- Brain function and health (memory and learning)
- Generalized anti-inflammatory effect (against silent inflammation)
- Weight loss (improve the parameter of insulin resistance)
Omega-3 fatty acids are powerful health allies (and they must necessarily be acquired through food because our body is not able to produce them by itself).
But to have the beneficial effects that I have listed for you in 4 points above you have to choose a fish oil supplement appropriately concentrated in EPA and DHA (at least like the Enerzona RX) e certified for the absence of chemical residues (via molecular distillation).
When these requirements are met then the Omega-3 does its job at the maximum efficiency and without side effects.
So, after reviewing these data reported in the article, the answer to the question "Omega-3: better from fish or vegetables?”Seems to take us to the ancestral sardine source of omega-3 EPA and DHA that we could not find from alternative plant sources.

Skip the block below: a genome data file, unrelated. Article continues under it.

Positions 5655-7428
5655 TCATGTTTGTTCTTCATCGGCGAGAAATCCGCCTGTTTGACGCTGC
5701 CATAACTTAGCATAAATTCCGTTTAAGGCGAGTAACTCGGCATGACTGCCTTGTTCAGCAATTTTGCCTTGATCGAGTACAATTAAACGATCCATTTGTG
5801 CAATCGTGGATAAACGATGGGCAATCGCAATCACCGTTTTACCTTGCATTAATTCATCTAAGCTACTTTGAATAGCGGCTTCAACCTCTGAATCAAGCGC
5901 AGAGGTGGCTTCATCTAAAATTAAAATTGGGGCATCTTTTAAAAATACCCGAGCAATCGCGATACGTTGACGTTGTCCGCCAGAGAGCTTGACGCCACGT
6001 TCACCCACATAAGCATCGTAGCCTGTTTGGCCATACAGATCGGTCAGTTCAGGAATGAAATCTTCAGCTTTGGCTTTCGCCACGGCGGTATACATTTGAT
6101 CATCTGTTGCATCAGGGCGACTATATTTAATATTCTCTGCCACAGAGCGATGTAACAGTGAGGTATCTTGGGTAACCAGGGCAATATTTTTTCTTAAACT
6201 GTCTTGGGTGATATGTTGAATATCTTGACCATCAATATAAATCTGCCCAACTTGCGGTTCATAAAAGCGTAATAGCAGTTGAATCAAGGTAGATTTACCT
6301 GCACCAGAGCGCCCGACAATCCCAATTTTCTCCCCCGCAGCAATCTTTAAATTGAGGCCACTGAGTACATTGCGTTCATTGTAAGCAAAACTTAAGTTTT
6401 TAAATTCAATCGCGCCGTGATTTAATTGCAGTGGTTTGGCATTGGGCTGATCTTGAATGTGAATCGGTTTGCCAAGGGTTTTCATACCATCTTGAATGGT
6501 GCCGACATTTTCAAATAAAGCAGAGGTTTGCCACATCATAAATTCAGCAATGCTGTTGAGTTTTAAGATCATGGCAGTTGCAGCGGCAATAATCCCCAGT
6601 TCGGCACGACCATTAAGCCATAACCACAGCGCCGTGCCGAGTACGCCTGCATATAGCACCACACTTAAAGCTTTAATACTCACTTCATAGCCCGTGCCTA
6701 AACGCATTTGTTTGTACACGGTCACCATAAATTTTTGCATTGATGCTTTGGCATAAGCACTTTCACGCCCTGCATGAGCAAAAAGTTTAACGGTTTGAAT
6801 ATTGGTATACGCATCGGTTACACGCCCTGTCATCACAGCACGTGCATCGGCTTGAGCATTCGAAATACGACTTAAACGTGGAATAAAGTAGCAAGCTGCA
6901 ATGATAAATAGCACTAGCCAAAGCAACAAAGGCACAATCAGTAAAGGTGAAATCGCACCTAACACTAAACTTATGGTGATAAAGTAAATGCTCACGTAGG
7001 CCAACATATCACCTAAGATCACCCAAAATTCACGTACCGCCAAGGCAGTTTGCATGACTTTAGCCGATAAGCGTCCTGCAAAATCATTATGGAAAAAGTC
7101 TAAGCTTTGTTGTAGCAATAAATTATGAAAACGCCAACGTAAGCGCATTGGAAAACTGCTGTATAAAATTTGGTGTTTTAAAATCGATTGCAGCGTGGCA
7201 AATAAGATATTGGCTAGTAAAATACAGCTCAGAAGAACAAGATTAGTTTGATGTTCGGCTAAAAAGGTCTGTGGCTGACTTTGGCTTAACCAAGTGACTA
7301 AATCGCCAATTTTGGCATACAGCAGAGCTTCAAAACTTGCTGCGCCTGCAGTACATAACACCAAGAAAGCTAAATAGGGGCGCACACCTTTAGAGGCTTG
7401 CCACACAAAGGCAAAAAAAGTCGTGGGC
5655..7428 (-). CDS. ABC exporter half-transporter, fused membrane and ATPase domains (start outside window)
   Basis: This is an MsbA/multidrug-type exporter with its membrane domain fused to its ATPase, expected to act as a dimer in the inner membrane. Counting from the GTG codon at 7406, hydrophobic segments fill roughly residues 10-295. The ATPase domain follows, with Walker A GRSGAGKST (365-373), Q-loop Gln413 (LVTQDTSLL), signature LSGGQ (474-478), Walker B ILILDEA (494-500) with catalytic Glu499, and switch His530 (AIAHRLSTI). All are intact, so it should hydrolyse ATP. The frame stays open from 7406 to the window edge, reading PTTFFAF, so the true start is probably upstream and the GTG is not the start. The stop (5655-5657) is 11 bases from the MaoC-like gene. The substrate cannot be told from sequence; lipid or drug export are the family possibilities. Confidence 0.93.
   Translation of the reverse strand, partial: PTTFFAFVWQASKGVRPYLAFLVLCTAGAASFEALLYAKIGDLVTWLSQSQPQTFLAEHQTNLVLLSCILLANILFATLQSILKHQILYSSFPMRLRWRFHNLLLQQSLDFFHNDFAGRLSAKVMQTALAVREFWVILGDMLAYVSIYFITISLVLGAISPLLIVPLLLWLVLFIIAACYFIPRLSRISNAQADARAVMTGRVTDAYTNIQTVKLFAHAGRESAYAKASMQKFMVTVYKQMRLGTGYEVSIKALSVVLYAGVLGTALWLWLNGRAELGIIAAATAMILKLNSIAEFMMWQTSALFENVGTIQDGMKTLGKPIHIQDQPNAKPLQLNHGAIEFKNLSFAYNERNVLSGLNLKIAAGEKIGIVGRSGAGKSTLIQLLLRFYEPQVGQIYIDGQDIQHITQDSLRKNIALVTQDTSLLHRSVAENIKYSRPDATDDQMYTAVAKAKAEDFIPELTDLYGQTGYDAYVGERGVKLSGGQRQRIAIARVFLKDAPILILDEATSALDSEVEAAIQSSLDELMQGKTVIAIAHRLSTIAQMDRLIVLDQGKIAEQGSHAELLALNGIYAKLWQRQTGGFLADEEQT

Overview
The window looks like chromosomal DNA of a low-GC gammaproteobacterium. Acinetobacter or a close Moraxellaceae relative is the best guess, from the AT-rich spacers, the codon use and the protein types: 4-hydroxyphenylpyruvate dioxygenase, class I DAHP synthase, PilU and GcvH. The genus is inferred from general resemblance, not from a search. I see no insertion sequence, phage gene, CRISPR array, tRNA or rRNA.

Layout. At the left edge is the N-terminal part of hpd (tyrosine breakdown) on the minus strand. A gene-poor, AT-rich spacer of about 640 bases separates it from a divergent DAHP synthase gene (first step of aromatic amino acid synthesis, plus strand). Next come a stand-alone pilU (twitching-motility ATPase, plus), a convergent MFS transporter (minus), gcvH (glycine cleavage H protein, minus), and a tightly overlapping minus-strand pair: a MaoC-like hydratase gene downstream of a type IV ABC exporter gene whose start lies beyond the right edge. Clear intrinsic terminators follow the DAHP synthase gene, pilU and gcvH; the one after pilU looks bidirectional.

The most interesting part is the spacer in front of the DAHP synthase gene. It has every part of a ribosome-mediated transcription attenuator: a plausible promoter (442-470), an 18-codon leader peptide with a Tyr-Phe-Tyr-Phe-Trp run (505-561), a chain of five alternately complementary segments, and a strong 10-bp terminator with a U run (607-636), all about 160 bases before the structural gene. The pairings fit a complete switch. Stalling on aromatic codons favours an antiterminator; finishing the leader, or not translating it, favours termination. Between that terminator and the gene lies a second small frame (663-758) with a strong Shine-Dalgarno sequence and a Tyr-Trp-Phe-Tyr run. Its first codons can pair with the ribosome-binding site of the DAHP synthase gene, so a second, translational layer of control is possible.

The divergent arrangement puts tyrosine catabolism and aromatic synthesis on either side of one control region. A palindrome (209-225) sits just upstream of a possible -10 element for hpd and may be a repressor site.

NoteIt is not strictly necessary for everyone to use Omega-3s every day. Deciding to use them is both a personal choice and a possible health-related necessity.
If the analyzes (triglycerides, cholesterol, clean arteries) are good enough and are not present cardiovascular risk factors familiar, then you can also decide to give up on taking Omega-3s from fish, from plant sources (even products like Dr. Rath's above) and perhaps focus on antioxidant sources and nutrition in general.
The same applies to i vegetarian and vegan. What I wanted to discover and introduce you in this article is what was the best omega-3 for human health.
If for any reason you don't want to use fish as a source of omega-3, you can try to increase variety and quantity of vegetable sources of Omega-3 to make up for the best.
If you fall back into one of these cases, you shouldn't feel deprived of an absolutely necessary thing, omega-3 (especially that from fish) is useful but not always necessary. As usual, reality is complex and everything is relative : )
See you soon,
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"Food and human nutrition" by Aldo Mariani Costantini, Carlo Cannella, Gianni Tomassi - ed. The Scientific Thought Publisher